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The chasm between AFC and NFC teams seems huge — for now


Jaguars running back James Robinson, left, has three rushing touchdowns this season. Jacksonville’s offense has been a juggernaut through three games.

By Mike Tanier


The Tampa Bay Buccaneers entered the 2022 NFL season among the shortlist of contenders to win the NFC. The Jacksonville Jaguars, on the other hand, entered the year as perennial AFC doormats still recovering from the brief coaching tenure of Urban Meyer, who managed the team in 2021 the way a bored child manages a pile of plastic soldiers.


The Jaguars are currently outperforming the Buccaneers. Both teams are 2-1, but the Jaguars have outscored their opponents by 46 points, while the Buccaneers have outscored theirs by just 24. The Jaguars’ offense, led by second-year quarterback Trevor Lawrence, has outscored the Tom Brady-led Buccaneer offense 84 to 51.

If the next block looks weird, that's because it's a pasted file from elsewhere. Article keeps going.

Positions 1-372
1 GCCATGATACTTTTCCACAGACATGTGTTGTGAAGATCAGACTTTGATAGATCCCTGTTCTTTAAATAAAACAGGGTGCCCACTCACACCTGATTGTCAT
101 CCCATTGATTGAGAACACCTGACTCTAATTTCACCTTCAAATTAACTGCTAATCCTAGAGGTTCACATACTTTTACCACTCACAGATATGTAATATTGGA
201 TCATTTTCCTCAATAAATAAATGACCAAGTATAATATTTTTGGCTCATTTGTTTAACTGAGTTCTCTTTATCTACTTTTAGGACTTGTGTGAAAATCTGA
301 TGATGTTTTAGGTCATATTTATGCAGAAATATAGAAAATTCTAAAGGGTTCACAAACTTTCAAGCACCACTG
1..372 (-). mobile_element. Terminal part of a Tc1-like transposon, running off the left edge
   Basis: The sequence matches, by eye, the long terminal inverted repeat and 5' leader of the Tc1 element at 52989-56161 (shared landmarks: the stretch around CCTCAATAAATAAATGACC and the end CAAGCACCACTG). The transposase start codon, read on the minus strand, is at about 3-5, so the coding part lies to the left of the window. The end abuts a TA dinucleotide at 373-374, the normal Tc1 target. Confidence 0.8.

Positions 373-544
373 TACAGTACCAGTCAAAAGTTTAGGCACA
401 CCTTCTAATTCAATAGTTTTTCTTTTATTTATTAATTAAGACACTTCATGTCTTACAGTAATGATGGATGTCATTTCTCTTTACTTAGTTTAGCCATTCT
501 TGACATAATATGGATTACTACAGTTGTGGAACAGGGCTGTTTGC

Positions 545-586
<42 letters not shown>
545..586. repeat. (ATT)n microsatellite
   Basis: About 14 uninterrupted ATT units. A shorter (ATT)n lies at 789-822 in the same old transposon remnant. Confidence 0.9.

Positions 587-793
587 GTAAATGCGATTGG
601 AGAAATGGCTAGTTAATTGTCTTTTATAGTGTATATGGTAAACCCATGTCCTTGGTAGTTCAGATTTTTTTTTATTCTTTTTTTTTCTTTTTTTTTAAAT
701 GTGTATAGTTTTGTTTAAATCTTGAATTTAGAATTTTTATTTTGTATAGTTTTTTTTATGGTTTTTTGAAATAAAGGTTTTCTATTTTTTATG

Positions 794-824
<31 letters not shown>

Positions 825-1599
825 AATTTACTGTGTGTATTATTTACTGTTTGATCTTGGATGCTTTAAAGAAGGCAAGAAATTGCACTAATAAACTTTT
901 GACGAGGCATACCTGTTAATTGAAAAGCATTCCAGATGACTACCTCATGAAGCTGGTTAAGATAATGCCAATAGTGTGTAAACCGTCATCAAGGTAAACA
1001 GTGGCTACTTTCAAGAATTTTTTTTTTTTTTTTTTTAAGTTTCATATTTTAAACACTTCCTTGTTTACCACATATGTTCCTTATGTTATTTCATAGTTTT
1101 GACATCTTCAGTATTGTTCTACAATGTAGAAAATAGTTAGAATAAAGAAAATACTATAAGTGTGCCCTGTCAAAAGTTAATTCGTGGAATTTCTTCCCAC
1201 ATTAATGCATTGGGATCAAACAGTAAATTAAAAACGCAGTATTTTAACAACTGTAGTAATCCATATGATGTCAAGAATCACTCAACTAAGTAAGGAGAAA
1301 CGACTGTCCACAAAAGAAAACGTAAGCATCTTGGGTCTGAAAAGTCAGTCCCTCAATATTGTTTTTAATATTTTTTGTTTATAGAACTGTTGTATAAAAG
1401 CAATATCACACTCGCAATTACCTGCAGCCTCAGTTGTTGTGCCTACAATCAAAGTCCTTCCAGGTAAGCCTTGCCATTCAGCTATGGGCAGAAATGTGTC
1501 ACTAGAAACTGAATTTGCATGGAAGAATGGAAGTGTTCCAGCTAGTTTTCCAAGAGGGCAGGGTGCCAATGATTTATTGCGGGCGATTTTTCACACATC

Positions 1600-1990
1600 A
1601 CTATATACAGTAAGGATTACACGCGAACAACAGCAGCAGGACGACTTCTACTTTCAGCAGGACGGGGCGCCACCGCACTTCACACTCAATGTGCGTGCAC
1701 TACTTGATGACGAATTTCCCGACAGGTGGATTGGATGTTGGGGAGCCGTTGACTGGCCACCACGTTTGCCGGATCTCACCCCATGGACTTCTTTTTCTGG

The Buccaneers are not the only traditional NFC favorites off to a sluggish start nor are the Jaguars the AFC’s only surprise. Those teams are just examples of the wide disparity in quality between the NFL’s conferences right now.


Signs of the gap between the two NFL conferences can be found everywhere. AFC teams occupy six of the top eight spots in net point differential — the measure of points scored against points allowed — including first place (Buffalo Bills +53) and second (Jaguars +46).


Advanced metrics tell a similar story: The AFC’s Bills, Jaguars and Baltimore Ravens occupy the top three spots in Football Outsiders’ rankings for Defense-adjusted Value Over Average, an efficiency statistic, with the NFC’s 3-0 Philadelphia Eagles in fourth.


Even the sportsbooks agree. The Bills remain the Super Bowl favorites with 4-to-1 odds, despite a divisional loss Sunday to the undefeated Miami Dolphins. Kansas City, which also lost in Week 3, is the oddsmakers’ runners-up, at 15-to-2. The Eagles lead all NFC teams with 8-to-1 odds. Of course, NFC teams are helped by the fact that weaker competition means better odds for the front-runners.